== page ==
US5553508 *Mar 24, 1995Sep 10, 1996University Corporation For Atmospheric ResearchPortable intelligent whole air sampling system
US6085576 *Mar 18, 1999Jul 11, 2000Cyrano Sciences, Inc.Handheld sensing apparatus
US6167767Oct 26, 1998Jan 2, 2001Rai CorporationAutomated sequential gas sampling system
US6234006Apr 13, 2000May 22, 2001Cyrano Sciences Inc.Handheld sensing apparatus
US6321609 *Nov 14, 2000Nov 27, 2001Eai CoporationMagazine for use with a gas sampling system
US6418783Feb 28, 2001Jul 16, 2002Cyrano Sciences, Inc.Handheld sensing apparatus
US6422061Mar 2, 2000Jul 23, 2002Cyrano Sciences, Inc.Apparatus, systems and methods for detecting and transmitting sensory data over a computer network
US6658915Mar 15, 2002Dec 9, 2003Cyrano Sciences, Inc.Analysis apparatus comprising plastic housings supporting printed circuits having displays and controlled by computers, used for detection or quantification of gases, solids, liquids or mixtures
US6769316Apr 21, 2003Aug 3, 2004Rupprecht & Patashnick Company, Inc.Sampling cartridge for gas sampling apparatus
US6837095May 21, 2002Jan 4, 2005Smiths Detection - Pasadena, Inc.Transmission of data from portable detectors to analysis apparatus; communication
US6867413Jun 21, 2002Mar 15, 2005Rupprecht & Patashnick Company, Inc.High-flow rate, low-noise, gas sampling apparatus and methods for collecting and detecting particulate in a gas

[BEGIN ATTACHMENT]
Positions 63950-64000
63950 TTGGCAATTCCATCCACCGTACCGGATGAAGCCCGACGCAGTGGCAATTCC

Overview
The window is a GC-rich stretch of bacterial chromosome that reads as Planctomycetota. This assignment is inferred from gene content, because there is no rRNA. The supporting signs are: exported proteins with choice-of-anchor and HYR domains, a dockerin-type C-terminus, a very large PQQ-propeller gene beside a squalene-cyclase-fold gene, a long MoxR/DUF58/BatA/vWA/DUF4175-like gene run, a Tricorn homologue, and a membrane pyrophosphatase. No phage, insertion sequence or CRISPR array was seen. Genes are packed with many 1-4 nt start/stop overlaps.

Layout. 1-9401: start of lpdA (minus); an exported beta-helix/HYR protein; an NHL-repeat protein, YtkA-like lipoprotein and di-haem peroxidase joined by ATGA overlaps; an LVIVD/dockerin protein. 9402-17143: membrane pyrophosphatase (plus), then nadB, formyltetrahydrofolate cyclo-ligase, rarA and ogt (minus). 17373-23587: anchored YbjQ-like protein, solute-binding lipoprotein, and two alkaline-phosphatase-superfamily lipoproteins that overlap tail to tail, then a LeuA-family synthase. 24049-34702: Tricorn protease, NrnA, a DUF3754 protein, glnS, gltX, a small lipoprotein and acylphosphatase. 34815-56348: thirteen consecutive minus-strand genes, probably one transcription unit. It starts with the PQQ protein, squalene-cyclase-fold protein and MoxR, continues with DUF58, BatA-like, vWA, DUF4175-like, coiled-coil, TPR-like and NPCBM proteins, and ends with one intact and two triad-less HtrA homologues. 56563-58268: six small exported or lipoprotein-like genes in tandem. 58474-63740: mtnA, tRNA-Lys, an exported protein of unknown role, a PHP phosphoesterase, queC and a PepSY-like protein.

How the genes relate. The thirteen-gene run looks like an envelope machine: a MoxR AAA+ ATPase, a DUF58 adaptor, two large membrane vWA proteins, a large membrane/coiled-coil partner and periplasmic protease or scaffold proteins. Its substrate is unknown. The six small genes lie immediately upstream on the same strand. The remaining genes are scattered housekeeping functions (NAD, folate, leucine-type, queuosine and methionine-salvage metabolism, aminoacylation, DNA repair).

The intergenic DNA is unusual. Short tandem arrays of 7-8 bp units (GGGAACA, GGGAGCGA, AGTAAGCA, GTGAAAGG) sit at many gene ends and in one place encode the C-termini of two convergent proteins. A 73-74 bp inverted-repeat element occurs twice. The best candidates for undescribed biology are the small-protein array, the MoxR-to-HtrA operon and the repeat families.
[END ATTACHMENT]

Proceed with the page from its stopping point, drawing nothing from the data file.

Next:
US6883364Aug 28, 2003Apr 26, 2005Smiths Detection-Pasadena, Inc.Portable sensor
US6898990Apr 30, 2004May 31, 2005Rupprecht & Patashnick Company, Inc.Sampling cartridge for gas sampling apparatus
US6996478Mar 11, 2004Feb 7, 2006Smiths Detection Inc.Multiple sensing system and device
US7089780Nov 1, 2004Aug 15, 2006Smiths Detection Inc.Apparatus, systems and methods for detecting and transmitting sensory data over a computer network
US8628976Dec 3, 2008Jan 14, 2014Azbil BioVigilant, Inc.Method for the detection of biologic particle contamination
EP0178490A2 *Sep 21, 1985Apr 23, 1986Forschungszentrum Jülich GmbhFiltratable gas contaminants detector
WO1999047905A2 *Mar 19, 1999Sep 23, 1999Boehr Christopher KHandheld sensing apparatus
Classifications
U.S. Classification73/863.25, 73/28.1, 73/23.2, 73/863.31
International ClassificationG01N1/24, G01N1/22
Cooperative ClassificationG01N2001/2223, G01N1/24, G01N1/2202
European ClassificationG01N1/22B